The Toxoplasma (Toxoplasma gondii) finding particularly interested me. I don’t remember having seen it mentioned in the arena of MCS, GWS, FMS, CFS before. I looked it up in Harrison’s Principles of Internal Medicine (1997). It said it was an obligate intracellular parasite (bacterial) that you can get from undercooked pork and lamb and even a single cyst can cause infection. Cats can also get it. I noticed that it required 2 antibiotics for treatment (pyrimethamine plus sulfadiazine). Since these antibiotics are not mentioned for treating Mycoplasma or Lyme (Borrelia burgdorderi), it seems there would be potential to miss its contribution to illness and this might explain some of those who don’t respond to other antibiotics. Apparently, healthy people infected with Toxoplasma are frequently without symptoms, but those who are immune compromised can have a lot of problems (even brain infections).

Dr. Ziem also found that for food intolerances, 67% of those tested were positive for milk and soy, 57% for egg and 12.5 % for gluten. The majority had molybdenum and magnesium deficiencies. She found 27% deficient in glutathione (she recommends nebulized glutathione without preservatives, from Key Pharmacy in Kent, WA 800-878-1322). There were a number of other interesting presentations, including ones by Pall, Abou-Donia, Kilburn, and Meggs. There seemed to be varied opinions on the use of hyperbaric oxygen. Dr. Ziem preferred oxygen at a lower pressure than is usually used.

Reducing Painful Menstruation

For those who suffer a lot of symptoms during menstruation, like pain, poor sleep, diarrhea or increased susceptability to infection, there is now the option of less frequent menstruation. Research is currently being carried out using a birth control pill that allows the patient to only have a period 4 times each year. If you talk to your gynecologist, you may be given the option to do this even before the research is complete. You can take a birth control pill with estrogen and a progestin continuously for nearly 3 months and then stop the pill for a week and have a period. Birth control pills (such as lo/ovral) are now at lower doses than before and may produce even lighter periods even though taken for 3 months without a period. If you are taking the pill for birth control purposes, however, it would probably be best to wait until the research is complete and use the type that has been tested and approved by the FDA to be sure that it is effective in preventing pregnancy (or use another birth control method in addition to the pill — 2006 Editorial Note: The research is now complete and this new birth control pill is being marketed under the name Seasonale). Reducing food allergies and progesterone and/or estrogen desensitization can also help reduce menstrual symptoms (for these options, see Issue 5 on food allergy or find an AAEM trained doctor:, phone: 316-684-5500).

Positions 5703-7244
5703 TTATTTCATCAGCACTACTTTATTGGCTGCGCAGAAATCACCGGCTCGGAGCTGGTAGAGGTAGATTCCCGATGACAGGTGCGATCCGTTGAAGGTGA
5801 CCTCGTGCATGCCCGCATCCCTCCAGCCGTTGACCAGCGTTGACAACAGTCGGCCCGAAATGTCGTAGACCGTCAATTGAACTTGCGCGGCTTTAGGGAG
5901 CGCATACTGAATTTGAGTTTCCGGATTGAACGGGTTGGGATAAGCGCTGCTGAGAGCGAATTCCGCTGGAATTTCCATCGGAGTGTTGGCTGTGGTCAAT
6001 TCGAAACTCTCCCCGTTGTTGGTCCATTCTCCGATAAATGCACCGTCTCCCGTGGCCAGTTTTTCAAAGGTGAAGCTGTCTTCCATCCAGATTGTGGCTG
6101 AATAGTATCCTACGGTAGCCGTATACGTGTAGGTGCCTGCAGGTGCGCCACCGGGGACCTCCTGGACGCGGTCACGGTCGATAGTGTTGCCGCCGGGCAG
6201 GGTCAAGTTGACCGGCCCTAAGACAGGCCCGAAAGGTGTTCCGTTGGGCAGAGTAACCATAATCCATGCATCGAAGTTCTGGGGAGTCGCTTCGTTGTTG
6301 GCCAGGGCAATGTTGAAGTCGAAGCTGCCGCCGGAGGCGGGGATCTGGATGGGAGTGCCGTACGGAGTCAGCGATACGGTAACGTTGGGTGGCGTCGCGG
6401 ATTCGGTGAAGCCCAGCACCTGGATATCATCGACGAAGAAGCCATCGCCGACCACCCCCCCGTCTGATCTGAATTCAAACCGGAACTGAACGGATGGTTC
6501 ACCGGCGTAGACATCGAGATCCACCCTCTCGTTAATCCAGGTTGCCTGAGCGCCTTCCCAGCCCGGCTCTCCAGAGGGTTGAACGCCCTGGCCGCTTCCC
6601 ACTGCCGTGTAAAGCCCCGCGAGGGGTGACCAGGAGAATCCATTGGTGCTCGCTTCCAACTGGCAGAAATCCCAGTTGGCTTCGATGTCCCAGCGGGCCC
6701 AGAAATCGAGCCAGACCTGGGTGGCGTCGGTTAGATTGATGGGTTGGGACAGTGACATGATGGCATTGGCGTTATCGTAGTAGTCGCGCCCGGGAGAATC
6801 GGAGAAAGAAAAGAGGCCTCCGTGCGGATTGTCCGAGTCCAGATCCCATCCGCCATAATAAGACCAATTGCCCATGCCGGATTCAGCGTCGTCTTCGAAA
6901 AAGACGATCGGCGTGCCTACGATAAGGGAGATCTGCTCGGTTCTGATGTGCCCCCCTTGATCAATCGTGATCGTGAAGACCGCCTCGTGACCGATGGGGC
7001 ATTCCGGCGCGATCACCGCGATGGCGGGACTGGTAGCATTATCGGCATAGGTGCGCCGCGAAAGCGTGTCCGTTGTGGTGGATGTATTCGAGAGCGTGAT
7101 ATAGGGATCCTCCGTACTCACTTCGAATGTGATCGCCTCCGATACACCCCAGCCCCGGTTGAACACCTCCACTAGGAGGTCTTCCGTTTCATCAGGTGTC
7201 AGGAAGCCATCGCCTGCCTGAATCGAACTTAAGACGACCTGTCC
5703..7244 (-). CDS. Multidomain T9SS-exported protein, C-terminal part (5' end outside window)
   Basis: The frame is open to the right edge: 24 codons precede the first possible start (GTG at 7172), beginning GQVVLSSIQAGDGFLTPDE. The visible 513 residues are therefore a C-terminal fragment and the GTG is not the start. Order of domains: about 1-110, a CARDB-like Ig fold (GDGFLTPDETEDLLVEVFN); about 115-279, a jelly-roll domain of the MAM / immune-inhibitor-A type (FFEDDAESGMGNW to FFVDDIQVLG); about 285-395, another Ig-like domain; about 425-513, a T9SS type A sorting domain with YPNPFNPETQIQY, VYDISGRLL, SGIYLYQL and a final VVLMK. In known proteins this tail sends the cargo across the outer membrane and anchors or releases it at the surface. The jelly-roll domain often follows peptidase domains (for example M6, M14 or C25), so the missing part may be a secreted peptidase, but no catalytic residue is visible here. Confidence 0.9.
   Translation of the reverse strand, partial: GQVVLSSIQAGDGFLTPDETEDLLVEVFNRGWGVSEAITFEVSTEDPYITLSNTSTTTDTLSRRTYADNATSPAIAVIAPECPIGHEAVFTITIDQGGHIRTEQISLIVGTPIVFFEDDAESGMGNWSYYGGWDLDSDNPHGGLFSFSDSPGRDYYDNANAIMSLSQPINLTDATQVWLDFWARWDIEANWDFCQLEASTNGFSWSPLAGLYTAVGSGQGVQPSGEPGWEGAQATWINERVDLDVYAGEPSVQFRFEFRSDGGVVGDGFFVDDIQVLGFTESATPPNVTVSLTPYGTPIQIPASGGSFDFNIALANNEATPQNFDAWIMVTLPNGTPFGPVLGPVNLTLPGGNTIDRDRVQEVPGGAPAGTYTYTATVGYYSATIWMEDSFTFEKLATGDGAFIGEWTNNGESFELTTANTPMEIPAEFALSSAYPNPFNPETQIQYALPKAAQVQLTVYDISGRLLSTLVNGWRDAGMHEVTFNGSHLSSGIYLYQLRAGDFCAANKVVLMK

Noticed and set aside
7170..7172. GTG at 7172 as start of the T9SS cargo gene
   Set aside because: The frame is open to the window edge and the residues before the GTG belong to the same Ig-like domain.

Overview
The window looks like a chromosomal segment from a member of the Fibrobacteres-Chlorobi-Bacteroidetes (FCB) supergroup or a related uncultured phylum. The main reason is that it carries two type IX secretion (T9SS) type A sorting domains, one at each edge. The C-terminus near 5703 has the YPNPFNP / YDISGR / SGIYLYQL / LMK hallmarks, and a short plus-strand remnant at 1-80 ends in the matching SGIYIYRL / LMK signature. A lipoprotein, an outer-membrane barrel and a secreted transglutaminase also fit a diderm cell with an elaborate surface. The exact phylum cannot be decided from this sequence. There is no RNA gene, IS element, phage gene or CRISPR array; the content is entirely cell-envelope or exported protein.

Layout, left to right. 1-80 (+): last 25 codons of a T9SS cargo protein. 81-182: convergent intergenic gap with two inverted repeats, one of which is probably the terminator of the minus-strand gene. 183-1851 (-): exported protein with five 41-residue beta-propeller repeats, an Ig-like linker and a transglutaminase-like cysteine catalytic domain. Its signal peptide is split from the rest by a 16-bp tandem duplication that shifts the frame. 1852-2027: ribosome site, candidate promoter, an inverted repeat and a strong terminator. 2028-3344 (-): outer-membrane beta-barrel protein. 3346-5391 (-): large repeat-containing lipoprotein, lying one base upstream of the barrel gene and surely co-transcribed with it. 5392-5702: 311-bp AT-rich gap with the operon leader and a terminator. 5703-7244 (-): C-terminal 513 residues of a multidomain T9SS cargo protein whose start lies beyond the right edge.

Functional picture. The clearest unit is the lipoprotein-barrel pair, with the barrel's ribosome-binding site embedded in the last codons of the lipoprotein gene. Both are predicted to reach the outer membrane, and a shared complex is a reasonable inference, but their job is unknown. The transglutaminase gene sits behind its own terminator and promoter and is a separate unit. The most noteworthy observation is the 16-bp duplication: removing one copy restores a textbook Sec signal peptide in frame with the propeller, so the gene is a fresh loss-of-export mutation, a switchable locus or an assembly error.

Editorial Note (August 12, 2006): For my current views on the best approach to a variety of chronic illnesses, see the transcript of a talk I gave before a Support Group in 2005. I give an overview of what has helped me most, with an emphasis on a new approach, called the Marshall Protocol (MP). It may be that many conditions, including immune dysregulation, food intolerances, menstrual difficulties and various coinfections are the result of infection with cell wall deficient bacteria and can be treated by the MP.

Editorial Note (2008):  Also for more information on the MP, see,, and

Written by synergyhn

October 29, 2008 at 7:14 pm